We cannot help speaking about what we have seen and heard. (Acts 4:20)
My first sermon was approximately ten minutes long—after repeating each point and adding a lengthy quotation. I don’t remember the title or the main points, so thinking that anyone else did would be a stretch. But I believe it spoke to someone. Even if my words were not eloquent or lengthy, I’m sure that God met a need with my assignment. And I’m sure that God matched my assignment with his anointing. Excusing myself from the speaking engagement was not an option.
Peter and John did not have options either. They were doing what God called them to do. As his disciples, they witnessed the miraculous life and ministry of Jesus. Their message came from their hearts, hearts overflowing with love for Jesus. Filled with the Holy Spirit, an ordinary speaking opportunity was transformed into an extraordinary anointing. The stark reaction of the audience (both negative and positive) was proof of its spiritual power.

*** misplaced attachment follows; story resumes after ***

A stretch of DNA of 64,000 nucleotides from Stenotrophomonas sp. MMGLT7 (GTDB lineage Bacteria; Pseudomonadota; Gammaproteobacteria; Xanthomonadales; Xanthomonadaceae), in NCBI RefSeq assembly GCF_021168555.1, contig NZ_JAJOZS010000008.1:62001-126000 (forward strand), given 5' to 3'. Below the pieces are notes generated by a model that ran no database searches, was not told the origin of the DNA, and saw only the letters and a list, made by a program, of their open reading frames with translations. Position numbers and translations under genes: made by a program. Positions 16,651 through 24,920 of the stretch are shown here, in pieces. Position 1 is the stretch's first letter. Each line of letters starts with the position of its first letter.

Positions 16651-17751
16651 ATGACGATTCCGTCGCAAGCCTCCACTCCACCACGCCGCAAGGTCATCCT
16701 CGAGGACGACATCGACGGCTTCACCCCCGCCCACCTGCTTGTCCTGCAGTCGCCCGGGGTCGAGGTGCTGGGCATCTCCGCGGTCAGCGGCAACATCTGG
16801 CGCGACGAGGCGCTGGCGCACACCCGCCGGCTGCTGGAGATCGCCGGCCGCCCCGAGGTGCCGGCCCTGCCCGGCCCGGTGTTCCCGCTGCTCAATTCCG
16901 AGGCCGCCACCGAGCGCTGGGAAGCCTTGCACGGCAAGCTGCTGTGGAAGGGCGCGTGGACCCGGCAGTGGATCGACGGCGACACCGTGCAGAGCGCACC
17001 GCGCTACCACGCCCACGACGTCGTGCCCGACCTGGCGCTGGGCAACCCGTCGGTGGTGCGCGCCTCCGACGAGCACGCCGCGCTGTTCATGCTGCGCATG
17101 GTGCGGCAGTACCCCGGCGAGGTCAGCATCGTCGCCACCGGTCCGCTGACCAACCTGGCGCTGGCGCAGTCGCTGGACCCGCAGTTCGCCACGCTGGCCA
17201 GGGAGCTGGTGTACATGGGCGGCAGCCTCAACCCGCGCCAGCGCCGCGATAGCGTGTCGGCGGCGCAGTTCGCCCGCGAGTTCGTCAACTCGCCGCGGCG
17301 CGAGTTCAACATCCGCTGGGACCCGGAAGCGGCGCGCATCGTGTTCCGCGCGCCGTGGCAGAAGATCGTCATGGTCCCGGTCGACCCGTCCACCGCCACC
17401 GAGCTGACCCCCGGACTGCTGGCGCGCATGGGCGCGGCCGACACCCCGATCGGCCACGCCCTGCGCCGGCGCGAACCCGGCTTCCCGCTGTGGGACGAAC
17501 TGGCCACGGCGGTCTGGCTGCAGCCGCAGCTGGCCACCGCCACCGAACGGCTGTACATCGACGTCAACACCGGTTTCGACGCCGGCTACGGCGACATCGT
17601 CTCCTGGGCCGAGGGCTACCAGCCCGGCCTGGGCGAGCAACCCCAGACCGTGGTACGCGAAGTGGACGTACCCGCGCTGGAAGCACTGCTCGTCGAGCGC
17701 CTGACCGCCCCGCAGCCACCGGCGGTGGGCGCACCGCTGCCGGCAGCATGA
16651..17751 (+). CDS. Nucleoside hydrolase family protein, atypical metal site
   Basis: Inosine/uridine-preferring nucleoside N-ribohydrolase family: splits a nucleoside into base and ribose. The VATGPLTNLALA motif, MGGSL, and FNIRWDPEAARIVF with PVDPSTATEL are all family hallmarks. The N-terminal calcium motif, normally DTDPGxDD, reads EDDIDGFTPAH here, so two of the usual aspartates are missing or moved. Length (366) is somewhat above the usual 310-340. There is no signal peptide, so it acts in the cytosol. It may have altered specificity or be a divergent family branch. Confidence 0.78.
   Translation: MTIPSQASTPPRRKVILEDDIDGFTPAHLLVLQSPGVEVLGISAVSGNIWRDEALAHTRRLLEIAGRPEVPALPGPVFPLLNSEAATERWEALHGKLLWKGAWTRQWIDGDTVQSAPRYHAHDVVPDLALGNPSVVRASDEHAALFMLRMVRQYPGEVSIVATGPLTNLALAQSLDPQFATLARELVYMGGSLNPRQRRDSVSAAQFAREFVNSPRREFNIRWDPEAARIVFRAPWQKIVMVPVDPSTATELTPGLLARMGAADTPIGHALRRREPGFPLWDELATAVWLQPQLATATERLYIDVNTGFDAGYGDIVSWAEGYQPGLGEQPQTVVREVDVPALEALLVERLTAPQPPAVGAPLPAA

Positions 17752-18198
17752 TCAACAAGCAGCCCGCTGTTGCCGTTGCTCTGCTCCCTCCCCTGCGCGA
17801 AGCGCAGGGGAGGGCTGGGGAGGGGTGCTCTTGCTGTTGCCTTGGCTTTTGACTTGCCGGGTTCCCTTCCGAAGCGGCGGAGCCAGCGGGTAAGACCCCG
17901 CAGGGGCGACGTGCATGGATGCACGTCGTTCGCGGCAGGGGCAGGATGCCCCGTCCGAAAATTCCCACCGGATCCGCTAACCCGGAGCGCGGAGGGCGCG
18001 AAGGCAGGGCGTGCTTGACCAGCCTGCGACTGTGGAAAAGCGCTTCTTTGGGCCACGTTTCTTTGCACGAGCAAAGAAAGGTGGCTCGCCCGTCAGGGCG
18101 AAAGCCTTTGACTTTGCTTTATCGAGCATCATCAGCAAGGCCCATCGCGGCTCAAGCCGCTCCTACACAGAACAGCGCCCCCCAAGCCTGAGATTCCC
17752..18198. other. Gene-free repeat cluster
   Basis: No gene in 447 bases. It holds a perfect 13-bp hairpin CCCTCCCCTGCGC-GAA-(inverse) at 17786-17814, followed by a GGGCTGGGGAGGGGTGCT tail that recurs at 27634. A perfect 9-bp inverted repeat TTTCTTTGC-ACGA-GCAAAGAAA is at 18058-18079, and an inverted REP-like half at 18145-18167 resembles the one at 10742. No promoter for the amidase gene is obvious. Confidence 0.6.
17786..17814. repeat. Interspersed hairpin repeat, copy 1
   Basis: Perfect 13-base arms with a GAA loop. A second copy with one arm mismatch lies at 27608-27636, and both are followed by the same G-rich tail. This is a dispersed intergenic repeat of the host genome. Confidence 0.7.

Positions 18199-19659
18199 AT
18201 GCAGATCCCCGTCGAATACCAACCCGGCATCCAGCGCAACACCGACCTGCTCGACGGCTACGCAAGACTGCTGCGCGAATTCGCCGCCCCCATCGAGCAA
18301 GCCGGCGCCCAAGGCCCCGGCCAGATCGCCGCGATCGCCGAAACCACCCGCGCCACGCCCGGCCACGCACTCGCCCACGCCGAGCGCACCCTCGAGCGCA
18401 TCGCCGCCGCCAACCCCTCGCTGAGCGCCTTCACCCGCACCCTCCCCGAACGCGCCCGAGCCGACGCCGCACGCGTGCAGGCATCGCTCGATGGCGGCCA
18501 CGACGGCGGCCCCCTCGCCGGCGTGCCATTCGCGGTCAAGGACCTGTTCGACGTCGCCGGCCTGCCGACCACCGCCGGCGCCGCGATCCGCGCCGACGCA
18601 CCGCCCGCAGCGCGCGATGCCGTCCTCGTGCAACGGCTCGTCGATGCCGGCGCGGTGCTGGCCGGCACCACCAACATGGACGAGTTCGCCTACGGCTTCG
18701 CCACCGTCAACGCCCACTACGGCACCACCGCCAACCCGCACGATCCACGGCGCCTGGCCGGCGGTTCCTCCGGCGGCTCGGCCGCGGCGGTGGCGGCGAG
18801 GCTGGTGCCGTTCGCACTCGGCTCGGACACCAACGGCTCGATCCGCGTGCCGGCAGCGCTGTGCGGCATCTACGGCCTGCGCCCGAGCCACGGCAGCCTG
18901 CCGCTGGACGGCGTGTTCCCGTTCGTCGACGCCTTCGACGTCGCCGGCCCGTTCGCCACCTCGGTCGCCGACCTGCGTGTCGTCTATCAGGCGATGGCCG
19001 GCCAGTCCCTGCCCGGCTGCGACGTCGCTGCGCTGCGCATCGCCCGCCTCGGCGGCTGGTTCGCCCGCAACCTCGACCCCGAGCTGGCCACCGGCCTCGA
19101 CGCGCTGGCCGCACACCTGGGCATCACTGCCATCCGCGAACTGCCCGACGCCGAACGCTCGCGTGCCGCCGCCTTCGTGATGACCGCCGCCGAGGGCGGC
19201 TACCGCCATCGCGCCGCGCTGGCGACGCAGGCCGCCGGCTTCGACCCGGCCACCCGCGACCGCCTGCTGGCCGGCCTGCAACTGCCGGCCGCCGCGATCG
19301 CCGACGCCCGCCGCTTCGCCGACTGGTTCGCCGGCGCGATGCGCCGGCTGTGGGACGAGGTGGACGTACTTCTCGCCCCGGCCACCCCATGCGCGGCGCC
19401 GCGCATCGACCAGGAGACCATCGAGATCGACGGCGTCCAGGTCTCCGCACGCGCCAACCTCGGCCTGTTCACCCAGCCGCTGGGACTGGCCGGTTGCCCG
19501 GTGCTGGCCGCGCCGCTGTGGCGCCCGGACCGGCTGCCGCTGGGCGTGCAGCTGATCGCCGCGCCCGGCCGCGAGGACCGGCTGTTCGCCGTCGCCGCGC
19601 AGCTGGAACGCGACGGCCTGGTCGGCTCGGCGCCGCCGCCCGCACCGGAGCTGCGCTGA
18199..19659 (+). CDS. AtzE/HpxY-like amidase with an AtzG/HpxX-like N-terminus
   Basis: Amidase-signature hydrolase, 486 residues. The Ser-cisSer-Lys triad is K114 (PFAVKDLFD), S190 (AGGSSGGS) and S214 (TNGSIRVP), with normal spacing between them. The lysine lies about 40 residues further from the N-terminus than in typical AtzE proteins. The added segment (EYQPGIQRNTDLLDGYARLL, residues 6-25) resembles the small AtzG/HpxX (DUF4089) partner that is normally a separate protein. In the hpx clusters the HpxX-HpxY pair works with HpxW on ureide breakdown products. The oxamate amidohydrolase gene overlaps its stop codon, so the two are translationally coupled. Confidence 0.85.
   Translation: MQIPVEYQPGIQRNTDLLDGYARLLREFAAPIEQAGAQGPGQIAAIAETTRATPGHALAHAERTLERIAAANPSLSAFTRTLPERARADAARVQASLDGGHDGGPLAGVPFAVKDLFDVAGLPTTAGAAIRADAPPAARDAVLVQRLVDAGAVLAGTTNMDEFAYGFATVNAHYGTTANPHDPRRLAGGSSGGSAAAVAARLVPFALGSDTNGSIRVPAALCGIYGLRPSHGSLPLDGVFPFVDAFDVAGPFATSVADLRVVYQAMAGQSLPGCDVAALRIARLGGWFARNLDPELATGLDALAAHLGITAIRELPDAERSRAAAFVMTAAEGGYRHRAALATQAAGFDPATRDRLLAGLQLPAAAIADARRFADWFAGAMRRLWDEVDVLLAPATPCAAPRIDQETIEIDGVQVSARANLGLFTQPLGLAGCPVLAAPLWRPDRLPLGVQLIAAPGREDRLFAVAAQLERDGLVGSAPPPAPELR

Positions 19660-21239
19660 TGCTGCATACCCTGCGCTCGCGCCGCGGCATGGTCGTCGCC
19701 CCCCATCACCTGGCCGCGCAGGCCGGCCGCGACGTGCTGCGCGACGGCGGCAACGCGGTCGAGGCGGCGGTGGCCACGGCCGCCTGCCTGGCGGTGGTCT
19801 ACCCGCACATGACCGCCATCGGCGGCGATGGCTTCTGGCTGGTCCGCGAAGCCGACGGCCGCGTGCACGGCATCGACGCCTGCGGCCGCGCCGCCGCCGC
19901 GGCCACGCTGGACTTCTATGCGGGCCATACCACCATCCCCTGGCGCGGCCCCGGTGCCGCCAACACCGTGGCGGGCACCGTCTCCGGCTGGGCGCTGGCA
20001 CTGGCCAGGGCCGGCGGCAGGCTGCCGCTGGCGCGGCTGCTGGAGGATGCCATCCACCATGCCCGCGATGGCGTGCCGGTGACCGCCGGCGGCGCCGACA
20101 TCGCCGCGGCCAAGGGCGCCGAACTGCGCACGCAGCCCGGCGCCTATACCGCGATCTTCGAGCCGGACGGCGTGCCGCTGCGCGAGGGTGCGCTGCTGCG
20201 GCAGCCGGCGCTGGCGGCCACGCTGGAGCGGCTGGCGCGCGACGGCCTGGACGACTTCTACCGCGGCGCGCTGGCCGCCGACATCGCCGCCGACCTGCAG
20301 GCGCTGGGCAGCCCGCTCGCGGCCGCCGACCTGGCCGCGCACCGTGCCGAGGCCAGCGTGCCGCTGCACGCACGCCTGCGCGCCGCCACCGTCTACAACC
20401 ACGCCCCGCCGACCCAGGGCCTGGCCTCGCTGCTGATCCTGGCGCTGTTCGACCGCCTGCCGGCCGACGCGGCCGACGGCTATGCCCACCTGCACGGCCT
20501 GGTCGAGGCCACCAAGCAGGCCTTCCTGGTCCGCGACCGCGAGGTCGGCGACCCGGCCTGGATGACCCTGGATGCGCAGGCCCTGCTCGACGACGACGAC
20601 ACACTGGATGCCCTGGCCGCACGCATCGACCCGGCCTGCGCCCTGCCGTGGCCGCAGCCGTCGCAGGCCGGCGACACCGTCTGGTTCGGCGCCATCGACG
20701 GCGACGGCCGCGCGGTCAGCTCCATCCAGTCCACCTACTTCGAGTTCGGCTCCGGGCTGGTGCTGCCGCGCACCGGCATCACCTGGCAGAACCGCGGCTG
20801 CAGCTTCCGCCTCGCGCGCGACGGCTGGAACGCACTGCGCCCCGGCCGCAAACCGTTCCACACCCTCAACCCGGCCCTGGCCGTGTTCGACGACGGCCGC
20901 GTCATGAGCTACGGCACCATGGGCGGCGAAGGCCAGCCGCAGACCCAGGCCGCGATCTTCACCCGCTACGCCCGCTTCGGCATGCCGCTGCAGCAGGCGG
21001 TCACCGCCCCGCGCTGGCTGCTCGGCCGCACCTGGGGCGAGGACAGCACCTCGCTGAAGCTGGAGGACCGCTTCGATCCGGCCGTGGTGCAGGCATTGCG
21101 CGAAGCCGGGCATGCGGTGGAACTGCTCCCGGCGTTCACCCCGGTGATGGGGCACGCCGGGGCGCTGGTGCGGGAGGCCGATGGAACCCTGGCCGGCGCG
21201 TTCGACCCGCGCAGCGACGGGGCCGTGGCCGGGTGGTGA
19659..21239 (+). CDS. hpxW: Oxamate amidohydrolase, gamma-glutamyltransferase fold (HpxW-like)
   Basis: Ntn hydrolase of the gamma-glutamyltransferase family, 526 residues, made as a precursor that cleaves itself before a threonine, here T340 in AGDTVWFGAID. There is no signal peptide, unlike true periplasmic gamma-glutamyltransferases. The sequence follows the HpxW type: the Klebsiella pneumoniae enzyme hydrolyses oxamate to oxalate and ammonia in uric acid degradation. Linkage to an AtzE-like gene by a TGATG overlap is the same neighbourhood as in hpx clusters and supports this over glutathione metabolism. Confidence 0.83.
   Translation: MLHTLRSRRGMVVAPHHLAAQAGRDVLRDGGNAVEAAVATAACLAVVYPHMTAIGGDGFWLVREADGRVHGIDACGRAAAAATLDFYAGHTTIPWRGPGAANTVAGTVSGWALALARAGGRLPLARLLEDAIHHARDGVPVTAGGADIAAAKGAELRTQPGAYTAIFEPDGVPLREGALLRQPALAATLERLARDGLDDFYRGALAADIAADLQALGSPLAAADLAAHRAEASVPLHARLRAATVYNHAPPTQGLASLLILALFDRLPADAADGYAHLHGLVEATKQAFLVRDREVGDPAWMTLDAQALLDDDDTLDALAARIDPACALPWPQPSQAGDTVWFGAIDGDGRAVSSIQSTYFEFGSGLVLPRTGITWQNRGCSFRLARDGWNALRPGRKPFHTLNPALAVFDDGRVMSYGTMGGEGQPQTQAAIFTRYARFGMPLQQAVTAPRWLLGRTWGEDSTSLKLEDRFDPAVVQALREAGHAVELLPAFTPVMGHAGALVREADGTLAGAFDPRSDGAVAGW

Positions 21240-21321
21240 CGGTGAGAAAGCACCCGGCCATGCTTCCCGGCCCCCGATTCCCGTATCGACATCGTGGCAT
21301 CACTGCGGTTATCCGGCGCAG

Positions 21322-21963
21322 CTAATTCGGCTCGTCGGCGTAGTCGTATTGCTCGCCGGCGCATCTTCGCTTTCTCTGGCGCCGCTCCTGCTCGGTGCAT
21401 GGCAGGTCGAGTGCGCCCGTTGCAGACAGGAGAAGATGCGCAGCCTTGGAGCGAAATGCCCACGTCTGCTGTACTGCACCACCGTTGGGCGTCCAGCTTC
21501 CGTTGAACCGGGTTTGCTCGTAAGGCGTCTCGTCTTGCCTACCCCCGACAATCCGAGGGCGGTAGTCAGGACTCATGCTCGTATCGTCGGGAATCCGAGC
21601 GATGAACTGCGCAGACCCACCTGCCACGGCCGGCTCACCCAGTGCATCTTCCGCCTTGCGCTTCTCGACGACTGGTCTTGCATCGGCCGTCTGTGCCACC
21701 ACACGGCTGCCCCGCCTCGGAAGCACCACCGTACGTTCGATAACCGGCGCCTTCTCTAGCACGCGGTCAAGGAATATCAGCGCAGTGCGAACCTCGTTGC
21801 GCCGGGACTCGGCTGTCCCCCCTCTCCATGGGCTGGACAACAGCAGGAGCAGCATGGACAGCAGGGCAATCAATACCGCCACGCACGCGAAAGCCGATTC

While we do not know what they said, we know how it impacted their audience—including their critics. Eloquent or not, their words in the hands of the Spirit stirred hearts. God can do the same with us, turning our ordinary offerings into extraordinary movements of his Spirit. In his kingdom, even our setbacks or pushbacks can be an advantage in God’s hands.
Remember that you can do anything God calls you to do.
Jerry Brecheisen is an author and ordained elder who served The Wesleyan Church as a pastor and director of communications at the headquarters in Indiana.
© 2022 Wesleyan Publishing House. Reprinted from Light from the Word. Used by permission. Scriptures taken from the Holy Bible, New International Version®, NIV®.